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Isolation at Work is Killing Your Happiness (+ How to Beat It in 2024)


Lawrence Haywood 21 December, 2023 8 min read

Keep on reading to uncover the secret to combat isolation at work.

Ever walk into the office on a Monday and feel like crawling right back under the covers? Do most days seem to drag on while you count down the minutes until pack-up time? If so, you’re not alone – and it may not just be a case of the Mondays. For many of us, there’s a workplace killer stealthily sucking the joy from our jobs. Its name? Isolation.

Whether you’re remote or sit among crowds of coworkers, isolation creeps in silently to drain our motivation, burden our wellbeing and leave us feeling invisible. 

In this post, we’ll shine a light on the ways isolation takes hold. We’ll also explore simple solutions your company can adopt to prevent this happiness-zapper and foster a more engaged workforce.

Table of Contents

What is Workplace Isolation and How to Identify Isolation at Work

Ever feel like dreading every day at work? Or find it hard to connect with colleagues from different generations? If so, you may be experiencing a lonely problem plaguing workplaces worldwide – isolation.

You probably don’t need the experts to tell you how loneliness can lead to a lack of motivation and productivity at work, but they’ve done it anyway. According to the American Psychiatric Association, loneliness can ‘limit individual and team performance, reduce creativity and impair reasoning and decision making‘.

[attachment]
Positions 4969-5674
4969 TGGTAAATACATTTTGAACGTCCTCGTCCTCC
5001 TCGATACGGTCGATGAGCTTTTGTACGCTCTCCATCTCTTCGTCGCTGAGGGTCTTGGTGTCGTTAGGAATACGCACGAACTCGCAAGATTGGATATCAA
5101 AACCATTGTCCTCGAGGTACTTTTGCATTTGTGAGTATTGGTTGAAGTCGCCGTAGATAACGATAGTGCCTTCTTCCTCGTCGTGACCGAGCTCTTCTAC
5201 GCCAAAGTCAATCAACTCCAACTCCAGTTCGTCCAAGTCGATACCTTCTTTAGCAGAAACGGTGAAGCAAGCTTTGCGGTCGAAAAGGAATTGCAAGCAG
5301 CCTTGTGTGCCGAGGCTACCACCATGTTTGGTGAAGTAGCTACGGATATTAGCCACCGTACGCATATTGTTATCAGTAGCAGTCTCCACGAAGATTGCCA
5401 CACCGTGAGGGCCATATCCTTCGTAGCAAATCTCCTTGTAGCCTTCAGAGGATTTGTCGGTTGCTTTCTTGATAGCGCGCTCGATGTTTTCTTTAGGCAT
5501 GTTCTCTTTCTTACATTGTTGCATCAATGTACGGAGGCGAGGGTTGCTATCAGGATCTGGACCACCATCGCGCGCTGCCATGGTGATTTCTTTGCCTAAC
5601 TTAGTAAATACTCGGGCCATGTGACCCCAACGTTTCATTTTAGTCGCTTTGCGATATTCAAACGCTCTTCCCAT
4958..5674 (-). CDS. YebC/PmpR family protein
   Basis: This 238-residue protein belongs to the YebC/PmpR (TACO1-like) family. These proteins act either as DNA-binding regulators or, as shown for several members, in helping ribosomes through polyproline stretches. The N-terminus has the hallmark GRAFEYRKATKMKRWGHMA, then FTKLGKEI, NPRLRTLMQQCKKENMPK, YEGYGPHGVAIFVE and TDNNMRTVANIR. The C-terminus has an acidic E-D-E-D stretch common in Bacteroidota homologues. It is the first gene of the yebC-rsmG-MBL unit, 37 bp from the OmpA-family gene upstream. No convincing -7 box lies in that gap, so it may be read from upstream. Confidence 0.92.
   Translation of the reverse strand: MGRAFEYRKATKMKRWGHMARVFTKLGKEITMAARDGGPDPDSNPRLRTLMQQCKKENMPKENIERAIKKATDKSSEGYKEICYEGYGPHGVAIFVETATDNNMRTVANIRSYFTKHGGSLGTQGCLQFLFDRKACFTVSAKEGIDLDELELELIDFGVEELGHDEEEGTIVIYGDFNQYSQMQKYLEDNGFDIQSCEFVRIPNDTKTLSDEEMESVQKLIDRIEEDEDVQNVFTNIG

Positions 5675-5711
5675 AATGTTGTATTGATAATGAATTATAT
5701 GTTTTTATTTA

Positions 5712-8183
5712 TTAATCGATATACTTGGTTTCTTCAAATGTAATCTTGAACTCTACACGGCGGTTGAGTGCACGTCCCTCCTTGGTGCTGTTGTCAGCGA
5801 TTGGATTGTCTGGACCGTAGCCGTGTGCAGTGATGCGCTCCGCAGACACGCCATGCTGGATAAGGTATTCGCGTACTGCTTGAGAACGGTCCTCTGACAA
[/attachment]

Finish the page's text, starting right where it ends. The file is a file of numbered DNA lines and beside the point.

But it’s not just remote jobs or one-person tasks making us feel this way. Factors like scattered teams, aged coworkers we can’t relate to, and confusing onboarding for newbies all foster the weeds of isolation too. Most people who feel this way slip under the radar, hiding signs of avoiding coworkers and disengaging from discussions.

If you haven’t known the signs of a secluded coworker yet, here’s a checklist to identify isolation at work:

  • Avoid social interactions and breaks with others. Staying at their desk during lunch or refusing invites to team activities.
  • Withdrawn or less talkative in meetings and group discussions. Not contributing or participating as much as they used to.
  • Sit alone or on the fringes of common work areas. Not mingling or collaborating with coworkers nearby.
  • Express feelings of being left out of the loop. Unaware of social events, office jokes/memes, or team accomplishments.
  • Focus solely on individual tasks without engaging with or helping others.
  • Seem less motivated, engaged or energized about their work compared to before.
  • Increased absenteeism or take longer breaks away from their desk alone.
  • Changes in mood, become more irritable, unhappy or disconnected from colleagues.
  • Remote workers who rarely turn on their camera during virtual meetings or collaborate digitally.
  • Newer or younger employees who haven’t been fully integrated into workplace social circles or mentorship opportunities.

If you never regularly engaged in at least one of these activities in the office, chances are you’re one of the 72% of global workers who report feeling lonely on a monthly basis, both outside and within the office.

Oftentimes in the office we find the conversation completely passing us by. We sit at our desks and listen to coworkers’ laughter swirl around us, but never muster up the confidence to join in.

It can end up weighing on us the whole day and draining us of any motivation to work or seek interaction elsewhere.

So before you start clamouring to get back to your workplace, think about whether or not you were truly socially fulfilled there. If so, you can clock in tomorrow, but if not, you might be better at home.

A Small Survey Could Help

This regular pulse check template lets you gauge and improve each member’s wellness in the workplace. While you’re here, also check out AhaSlides template library to make team engagement 100 times better!

AhaSlides survey rating scale to check team member isolation at work

Will We be Lonely in the Future?